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Open Access Research article

The prevalence of hyperuricemia in China: a meta-analysis

Liu B1, Wang T1, Zhao HN1, Yue WW1, Yu HP1, Liu CX1, Yin J1, Jia RY1* and Nie HW2

Author Affiliations

1 Jinan Institute of Cardiovascular Disease, The Fourth People's Hospital of Jinan, Shifan Road, Jinan, 250031, China

2 Department of Public Health, The Second Affiliated Hospital of Soochow University, Sanxiang Road, Suzhou, 215000, China

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BMC Public Health 2011, 11:832  doi:10.1186/1471-2458-11-832

The electronic version of this article is the complete one and can be found online at: http://www.biomedcentral.com/1471-2458/11/832


Received:21 March 2011
Accepted:27 October 2011
Published:27 October 2011

© 2011 B et al; licensee BioMed Central Ltd.

This is an Open Access article distributed under the terms of the Creative Commons Attribution License (http://creativecommons.org/licenses/by/2.0), which permits unrestricted use, distribution, and reproduction in any medium, provided the original work is properly cited.

Abstract

Background

The prevalence of hyperuricemia varied in different populations and it appeared to be increasing in the past decades. Recent studies suggest that hyperuricemia is an independent risk factor for cardiovascular disease. However, there has not yet been a systematic analysis of the prevalence of hyperuricemia in China.

Methods

Epidemiological investigations on hyperuricemia in China published in journals were identified manually and on-line by using CBMDISC, Chongqing VIP database and CNKI database. Those Reported in English journals were identified using MEDLINE database. Selected studies had to describe an original study defined by strict screening and diagnostic criteria. The fixed effects model or random effects model was employed according to statistical test for homogeneity.

Results

Fifty-nine studies were selected, the statistical information of which was collected for systematic analysis. The results showed that the pooled prevalence of hyperuricemia in male was 21.6% (95%CI: 18.9%-24.6%), but it was only 8.6% (95%CI: 8.2%-10.2%) in female. It was found that thirty years was the risk point age in male and it was fifty years in female.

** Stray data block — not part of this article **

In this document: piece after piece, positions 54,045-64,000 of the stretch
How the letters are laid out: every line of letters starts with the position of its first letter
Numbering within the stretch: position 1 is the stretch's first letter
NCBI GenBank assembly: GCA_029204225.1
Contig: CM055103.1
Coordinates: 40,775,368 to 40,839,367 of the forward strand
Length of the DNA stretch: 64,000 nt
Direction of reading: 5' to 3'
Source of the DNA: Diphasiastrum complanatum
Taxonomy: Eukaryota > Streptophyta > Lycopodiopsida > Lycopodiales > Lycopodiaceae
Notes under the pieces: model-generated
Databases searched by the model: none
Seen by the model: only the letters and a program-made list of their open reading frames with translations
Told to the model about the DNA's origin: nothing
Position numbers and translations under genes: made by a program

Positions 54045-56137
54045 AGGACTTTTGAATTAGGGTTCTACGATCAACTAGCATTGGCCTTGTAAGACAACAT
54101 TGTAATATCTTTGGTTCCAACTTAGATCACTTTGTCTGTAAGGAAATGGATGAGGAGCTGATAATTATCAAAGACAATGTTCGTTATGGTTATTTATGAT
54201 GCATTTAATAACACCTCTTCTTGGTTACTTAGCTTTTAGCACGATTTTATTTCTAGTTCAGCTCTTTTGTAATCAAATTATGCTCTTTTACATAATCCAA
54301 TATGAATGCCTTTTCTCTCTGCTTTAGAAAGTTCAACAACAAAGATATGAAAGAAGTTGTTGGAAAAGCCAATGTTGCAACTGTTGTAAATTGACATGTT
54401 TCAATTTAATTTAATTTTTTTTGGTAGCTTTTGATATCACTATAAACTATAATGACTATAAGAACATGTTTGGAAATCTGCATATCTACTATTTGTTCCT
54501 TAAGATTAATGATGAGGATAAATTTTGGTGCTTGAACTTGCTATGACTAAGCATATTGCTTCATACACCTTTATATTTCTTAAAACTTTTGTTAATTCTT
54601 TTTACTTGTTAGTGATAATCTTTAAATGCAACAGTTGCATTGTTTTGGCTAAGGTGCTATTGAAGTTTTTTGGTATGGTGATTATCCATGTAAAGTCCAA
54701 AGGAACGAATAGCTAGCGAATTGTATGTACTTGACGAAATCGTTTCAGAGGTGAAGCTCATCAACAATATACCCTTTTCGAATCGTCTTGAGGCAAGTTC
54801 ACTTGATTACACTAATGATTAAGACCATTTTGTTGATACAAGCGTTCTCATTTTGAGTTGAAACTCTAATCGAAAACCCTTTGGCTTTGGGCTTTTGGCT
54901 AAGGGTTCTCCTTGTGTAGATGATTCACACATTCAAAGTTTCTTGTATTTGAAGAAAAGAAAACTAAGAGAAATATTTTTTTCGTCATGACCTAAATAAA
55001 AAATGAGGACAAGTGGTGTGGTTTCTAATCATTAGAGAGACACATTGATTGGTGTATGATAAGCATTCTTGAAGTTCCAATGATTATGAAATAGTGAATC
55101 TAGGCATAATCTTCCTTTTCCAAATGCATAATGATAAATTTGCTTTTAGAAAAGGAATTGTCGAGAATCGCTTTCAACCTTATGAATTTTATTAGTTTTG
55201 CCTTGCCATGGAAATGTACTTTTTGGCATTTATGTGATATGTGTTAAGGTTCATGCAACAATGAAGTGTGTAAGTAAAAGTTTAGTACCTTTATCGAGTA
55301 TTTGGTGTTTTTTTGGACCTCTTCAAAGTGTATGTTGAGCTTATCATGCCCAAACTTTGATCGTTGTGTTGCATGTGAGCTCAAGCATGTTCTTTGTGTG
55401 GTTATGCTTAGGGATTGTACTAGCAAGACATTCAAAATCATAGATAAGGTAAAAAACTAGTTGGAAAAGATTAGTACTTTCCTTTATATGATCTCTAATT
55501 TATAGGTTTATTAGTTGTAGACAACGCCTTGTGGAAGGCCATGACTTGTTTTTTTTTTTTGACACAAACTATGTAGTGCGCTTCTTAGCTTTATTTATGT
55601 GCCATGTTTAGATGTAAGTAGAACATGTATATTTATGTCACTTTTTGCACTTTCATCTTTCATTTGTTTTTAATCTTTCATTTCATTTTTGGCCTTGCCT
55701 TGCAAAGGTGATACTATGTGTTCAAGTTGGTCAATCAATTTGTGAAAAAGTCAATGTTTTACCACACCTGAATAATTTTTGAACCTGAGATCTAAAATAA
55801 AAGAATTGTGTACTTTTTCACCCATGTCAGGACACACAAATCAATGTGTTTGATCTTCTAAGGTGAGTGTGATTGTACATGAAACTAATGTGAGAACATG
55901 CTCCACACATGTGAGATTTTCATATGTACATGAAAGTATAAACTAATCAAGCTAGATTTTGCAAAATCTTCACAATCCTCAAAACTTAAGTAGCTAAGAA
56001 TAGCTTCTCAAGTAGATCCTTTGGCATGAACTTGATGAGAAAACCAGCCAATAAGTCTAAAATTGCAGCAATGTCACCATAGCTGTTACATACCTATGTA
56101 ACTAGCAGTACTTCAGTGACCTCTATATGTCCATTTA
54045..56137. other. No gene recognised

Conclusions

The prevalence of hyperuricemia is different as the period of age and it increases after 30 years in male and 50 in female. Interventions are necessary to change the risk factors before the key age which is 30 years in male and 50 in female.

Background

Hyperuricemia (HU) is a result of multifactor interactions including gender, age, genetic and environmental factors. Classically, the following conditions are associated with HU: alcoholism, obesity, hypertension, dyslipidemia, hyperglycemia, diabetes mellitus, lithiasis, renal failure, and medication use (diuretics, cyclosporine, low-dose aspirin) [1]. In the past several decades, the prevalence varied greatly and appeared to be increasing. There was lots information that demonstrated the importance of serum uric acid to the clinical prognosis, so the importance of HU is increasing. It reported that 18.8% of the patients with HU developed into gout in a 5 year follow-up [2]. Independent association between HU and cardiovascular disease has been found in many studies [3,4]. Hyperuricemia has been reported to be associated with several components of metabolic syndrome (MetS) and authors have postulated that increased concentrations of uric acid may be another important component of the syndrome [5].

With rapid economic development, possibility of improved nutrition and promotion of successful heath and medical care programs in China, life expectancy has been prolonged and the elderly population has increased; thus prevention and control of chronic diseases have become more important than before. Hyperuricemia may induce many complications, such as chronic gout, distortion of joint and renal failure, which may increase medical care costs. Therefore, it is important to study the hyperuricemia in China, in all developing countries, even in the whole world.

Methods

Search strategy

Studies were identified from the following electronic databases: CBMDISK, Chongqing VIP, CNKI and MEDLINE, using the terms 'hyperuricemia', 'HU' and 'prevalence'. No attempt was made to retrieve unpublished studies. The study did not include epidemiological studies in the areas of Hong Kong, Macao and Taiwan, because they are different from the Chinese mainland in the cultural activity and socioeconomic status and hence the prevalence of hyperuricemia and gout in those areas would be different from the Chinese mainland.

Inclusion and exclusion criteria